UPDATED: May 15, 2019
Many pre-retirees still don’t understand how Social Security works and significantly overestimate how much they will receive, suggesting a need for financial advisors to discuss optimizing benefits with their clients.
In fact, future retirees expect to receive $1,805 a month, but retirees currently collecting Social Security receive $1,408 a month on average – amounting to a 28% difference, according to the Nationwide Retirement Institute’s 6th annual Consumer Social Security PR Study.
The survey of 1,315 U.S. adults ages 50 or older who are retired or plan to retire in the next 10 years further shows that nearly half (44%) say Social Security will be their main source of retirement income, followed by just 23% of older adults who plan to rely on their pension. Additionally, more than 1 in 4 older adults (26%) believe they can live comfortably in retirement on Social Security alone.
Other common misconceptions show that 7 in 10 older adults believe they are eligible for full benefits before they actually are. On average, future retirees incorrectly believe they will be eligible for full benefits at age 63. Another 26% of respondents think if they claim early, their benefits will automatically go up once they reach full retirement age.
To combat these fallacies, Nationwide suggests there’s a need for greater understanding and education around Social Security. “Social Security is one of the most confusing retirement topics that America’s workers are facing today,” says Tina Ambrozy, president of sales and distribution at Nationwide. “In fact, our survey reveals fewer than one in 10 older adults know what factors determine the maximum Social Security benefit an individual can receive.”
And while future retirees on average expect to begin collecting benefits at age 65, retirees say they began collecting Social Security at age 62. Current retirees that drew early say they needed the money:
- to pay for living expenses (61%);
- to supplement their income (36%);
- because they were laid off (26%);
- had no other source of income (24%); or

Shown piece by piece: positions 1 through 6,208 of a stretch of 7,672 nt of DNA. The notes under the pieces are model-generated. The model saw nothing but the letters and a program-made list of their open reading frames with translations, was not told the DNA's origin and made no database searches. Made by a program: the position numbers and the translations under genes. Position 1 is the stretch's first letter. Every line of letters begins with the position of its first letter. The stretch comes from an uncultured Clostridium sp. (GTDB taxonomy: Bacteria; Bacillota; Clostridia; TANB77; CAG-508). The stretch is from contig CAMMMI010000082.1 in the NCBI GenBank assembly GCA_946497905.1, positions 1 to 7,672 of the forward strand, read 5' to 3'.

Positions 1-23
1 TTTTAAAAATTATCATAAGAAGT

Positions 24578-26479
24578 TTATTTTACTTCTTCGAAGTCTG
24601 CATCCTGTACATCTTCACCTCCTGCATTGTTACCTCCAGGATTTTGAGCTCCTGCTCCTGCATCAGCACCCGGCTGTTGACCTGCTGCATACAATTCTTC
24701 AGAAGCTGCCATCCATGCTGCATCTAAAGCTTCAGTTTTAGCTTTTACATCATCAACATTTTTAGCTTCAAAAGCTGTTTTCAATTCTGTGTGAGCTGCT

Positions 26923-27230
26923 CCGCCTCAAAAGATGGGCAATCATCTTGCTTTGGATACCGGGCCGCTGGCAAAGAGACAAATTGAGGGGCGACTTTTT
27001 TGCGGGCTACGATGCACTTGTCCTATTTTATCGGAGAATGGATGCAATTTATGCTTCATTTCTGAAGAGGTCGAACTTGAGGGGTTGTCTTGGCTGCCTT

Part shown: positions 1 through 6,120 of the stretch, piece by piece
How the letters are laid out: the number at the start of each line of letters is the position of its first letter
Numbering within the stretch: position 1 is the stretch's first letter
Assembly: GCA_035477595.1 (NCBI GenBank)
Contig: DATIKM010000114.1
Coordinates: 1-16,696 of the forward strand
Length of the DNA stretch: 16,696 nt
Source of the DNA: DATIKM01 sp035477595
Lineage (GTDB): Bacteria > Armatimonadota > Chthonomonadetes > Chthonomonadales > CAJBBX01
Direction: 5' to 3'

- had health issues (22%).
Health issues have been a game-changer for many retirees, revealing the importance of planning for health care costs, the report emphasizes. According to the findings, one-third of retirees (33%) say health problems keep them from living the retirement they expected, and of those, more than three quarters (78%) say their health problems occurred earlier than expected — most often by five years or more. Moreover, health care expenses keep nearly a quarter (24%) of retirees from living the retirement they expected.
Not surprisingly, those who work with a financial advisor, however, appear to be much better prepared to maximize their Social Security benefits.
Nationwide found that about one in three future (37%), recent (28%), and longer-term (30%) retirees currently work with a professional financial advisor. Those working with a financial advisor report:
- receiving nearly 15% more in benefits than those who do not ($1,551 versus $1,324);
- being less likely to plan to draw benefits before full retirement age (68% versus 55%);
- being significantly less likely to draw Social Security early due to health problems (7% versus 25%); and
- being more able to do the things they wanted in retirement (90% versus 56%).
Surprisingly, however, of those who work with a financial advisor, less than half (46%) of future retirees have received advice on how to handle Social Security.
Of those who have not received advice on Social Security from their advisor, 34% of respondents say that advice is something they expect. What’s more, if a financial advisor could not show them how to maximize Social Security benefits, 76% of future retirees who currently work or plan to work with an advisor say they would likely switch to an advisor who could advise on Social Security.
The survey was conducted online by The Harris Poll on behalf of Nationwide from Feb. 11-21, 2019.
For those who may be looking for a deeper dive on the survey results, the American Enterprise Institute's Andrew Biggs offers a different perspective in his May 13 post on Forbes.com, “All Retirement Journalism Stinks, Part #127.”